The parameter sort_buffer_size is one the MySQL parameters that is far from obvious to adjust. It is a per session buffer that is allocated every time it is needed. The problem with the sort buffer comes from the way Linux allocates memory. Monty Taylor (here) have described the underlying issue in detail, but basically above […]
After having reviewed the definition my the previous post (The definitions), the next step is to respond to some questions. Do you need MySQL High-Availability? That question is quite obvious but some times, it is skipped. It can also be formulated “What is the downtime cost of the service?”. In the cost, you need to […]
I often see people confuse different ways MySQL can use indexing, getting wrong ideas on what query performance they should expect. There are 3 main ways how MySQL can use the indexes for query execution, which are not mutually exclusive, in fact some queries will use indexes for all 3 purposes listed here.
In the recently released Sphinx version 0.9.9-rc2 there is a support for MySQL wire protocol and SphinxQL – SQL-like language to query Sphinx indexes. This support is currently in its early preview stage but it is still fun to play with. A thing to mention – unlike MySQL Storage Engines, some of which as InfoBright […]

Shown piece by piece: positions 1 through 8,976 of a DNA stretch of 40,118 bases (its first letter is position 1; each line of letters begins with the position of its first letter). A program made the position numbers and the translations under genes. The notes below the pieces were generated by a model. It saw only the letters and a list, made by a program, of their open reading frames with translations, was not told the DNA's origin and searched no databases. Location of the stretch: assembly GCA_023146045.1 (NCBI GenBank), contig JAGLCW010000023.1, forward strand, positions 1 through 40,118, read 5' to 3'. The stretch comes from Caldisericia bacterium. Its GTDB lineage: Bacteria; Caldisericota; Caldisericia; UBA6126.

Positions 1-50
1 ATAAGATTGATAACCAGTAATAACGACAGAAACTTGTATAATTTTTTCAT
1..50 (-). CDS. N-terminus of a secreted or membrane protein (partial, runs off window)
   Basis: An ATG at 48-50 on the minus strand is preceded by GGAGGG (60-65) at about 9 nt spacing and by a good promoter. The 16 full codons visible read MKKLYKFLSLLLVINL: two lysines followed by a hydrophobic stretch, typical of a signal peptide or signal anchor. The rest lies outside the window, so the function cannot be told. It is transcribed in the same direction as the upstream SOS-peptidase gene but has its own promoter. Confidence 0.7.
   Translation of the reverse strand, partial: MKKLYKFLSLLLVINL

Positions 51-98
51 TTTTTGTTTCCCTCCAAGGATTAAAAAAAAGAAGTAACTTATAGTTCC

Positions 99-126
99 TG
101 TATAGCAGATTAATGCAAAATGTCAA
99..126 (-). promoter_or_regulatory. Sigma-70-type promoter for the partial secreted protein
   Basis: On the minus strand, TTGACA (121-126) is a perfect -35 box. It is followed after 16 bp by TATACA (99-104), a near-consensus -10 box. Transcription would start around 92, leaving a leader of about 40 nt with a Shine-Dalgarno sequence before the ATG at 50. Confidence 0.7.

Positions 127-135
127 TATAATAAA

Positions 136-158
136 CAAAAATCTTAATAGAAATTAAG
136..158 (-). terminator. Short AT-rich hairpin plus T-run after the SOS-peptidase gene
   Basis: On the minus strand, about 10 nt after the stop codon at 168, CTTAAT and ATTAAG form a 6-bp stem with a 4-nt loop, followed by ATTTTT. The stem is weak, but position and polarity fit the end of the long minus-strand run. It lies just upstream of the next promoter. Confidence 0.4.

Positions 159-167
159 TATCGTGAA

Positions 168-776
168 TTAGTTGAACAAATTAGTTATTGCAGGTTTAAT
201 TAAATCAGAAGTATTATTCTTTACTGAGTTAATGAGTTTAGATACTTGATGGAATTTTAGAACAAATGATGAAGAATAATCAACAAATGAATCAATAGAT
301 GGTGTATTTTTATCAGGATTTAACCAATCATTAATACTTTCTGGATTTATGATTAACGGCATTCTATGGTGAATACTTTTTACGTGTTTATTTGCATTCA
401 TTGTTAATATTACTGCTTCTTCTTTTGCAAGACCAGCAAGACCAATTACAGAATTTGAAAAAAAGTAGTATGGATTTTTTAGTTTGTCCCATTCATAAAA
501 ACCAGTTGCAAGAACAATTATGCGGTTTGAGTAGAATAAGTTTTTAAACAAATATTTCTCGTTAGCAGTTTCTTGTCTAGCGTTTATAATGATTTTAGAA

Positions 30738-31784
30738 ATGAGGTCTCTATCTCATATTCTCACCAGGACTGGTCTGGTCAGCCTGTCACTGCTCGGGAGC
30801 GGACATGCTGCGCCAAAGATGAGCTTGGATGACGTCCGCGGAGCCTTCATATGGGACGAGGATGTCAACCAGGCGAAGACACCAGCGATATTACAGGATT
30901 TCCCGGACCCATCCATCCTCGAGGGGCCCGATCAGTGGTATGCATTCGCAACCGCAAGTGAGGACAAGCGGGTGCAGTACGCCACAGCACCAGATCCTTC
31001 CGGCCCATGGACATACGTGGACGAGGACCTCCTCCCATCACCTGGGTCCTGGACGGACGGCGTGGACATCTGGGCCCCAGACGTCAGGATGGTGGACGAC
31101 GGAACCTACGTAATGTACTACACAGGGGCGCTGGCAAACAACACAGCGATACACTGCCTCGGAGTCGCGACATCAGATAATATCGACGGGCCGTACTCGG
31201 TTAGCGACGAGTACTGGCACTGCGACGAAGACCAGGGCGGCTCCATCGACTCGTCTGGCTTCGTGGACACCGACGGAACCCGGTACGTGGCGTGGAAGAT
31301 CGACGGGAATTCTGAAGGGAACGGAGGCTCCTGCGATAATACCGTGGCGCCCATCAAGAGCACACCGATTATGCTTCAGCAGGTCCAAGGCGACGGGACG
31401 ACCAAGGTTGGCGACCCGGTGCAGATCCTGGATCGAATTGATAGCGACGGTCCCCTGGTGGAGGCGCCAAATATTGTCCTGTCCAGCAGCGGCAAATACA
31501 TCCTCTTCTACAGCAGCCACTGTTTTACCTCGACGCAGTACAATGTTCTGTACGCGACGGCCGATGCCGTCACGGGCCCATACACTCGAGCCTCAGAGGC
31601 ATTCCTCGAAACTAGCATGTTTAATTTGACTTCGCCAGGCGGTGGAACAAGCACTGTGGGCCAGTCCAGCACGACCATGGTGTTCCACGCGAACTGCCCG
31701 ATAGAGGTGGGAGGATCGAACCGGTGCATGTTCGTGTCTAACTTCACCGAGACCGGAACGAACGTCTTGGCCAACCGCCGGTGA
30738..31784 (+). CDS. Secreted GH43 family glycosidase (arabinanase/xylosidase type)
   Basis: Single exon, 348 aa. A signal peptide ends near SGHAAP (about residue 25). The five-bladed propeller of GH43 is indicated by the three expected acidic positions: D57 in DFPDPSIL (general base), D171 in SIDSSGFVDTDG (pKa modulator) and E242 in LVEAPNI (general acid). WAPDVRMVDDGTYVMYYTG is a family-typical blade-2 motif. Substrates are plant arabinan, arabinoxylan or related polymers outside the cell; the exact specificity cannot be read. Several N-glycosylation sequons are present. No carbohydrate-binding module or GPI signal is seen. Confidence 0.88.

I vaguely recall a couple of blog posts recently asking something like “what’s the formula to compute mysqld’s worst-case maximum memory usage?” Various formulas are in wide use, but none of them is fully correct. Here’s why: you can’t write an equation for it.
Friday after MySQL Users Conference we had a smaller meeting at Google campus to talk about MySQL architecture mainly focusing on storage engine vendors and other extension areas. It was very interesting to see all these storage engine interface extensions which are planned for MySQL 6.0 and beyond – abilities to intercept query execution or […]
Finding largest tables on MySQL instance is no brainier in MySQL 5.0+ thanks to Information Schema but I still wanted to post little query I use for the purpose so I can easily find it later, plus it is quite handy in a way it presents information:
I was thinking today of how people tend to use MySQL in modern applications and it stroke me in many cases MySQL is not used to process the data, at least not on the large scale – instead it is used for data storage and light duty data retrieval. Even in this case however the […]
Microslow patch is used by many DBAs and developers to accurately time their queries and to catch those which run less than a second as they can also be a performance killer for a busy application. Recently I have started the development of an updated version of the patch. The basic idea is the same […]
One of the first rules you would learn about MySQL Performance Optimization is to avoid using functions when comparing constants or order by. Ie use indexed_col=N is good. function(indexed_col)=N is bad because MySQL Typically will be unable to use index on the column even if function is very simple such as arithmetic operation. Same can […]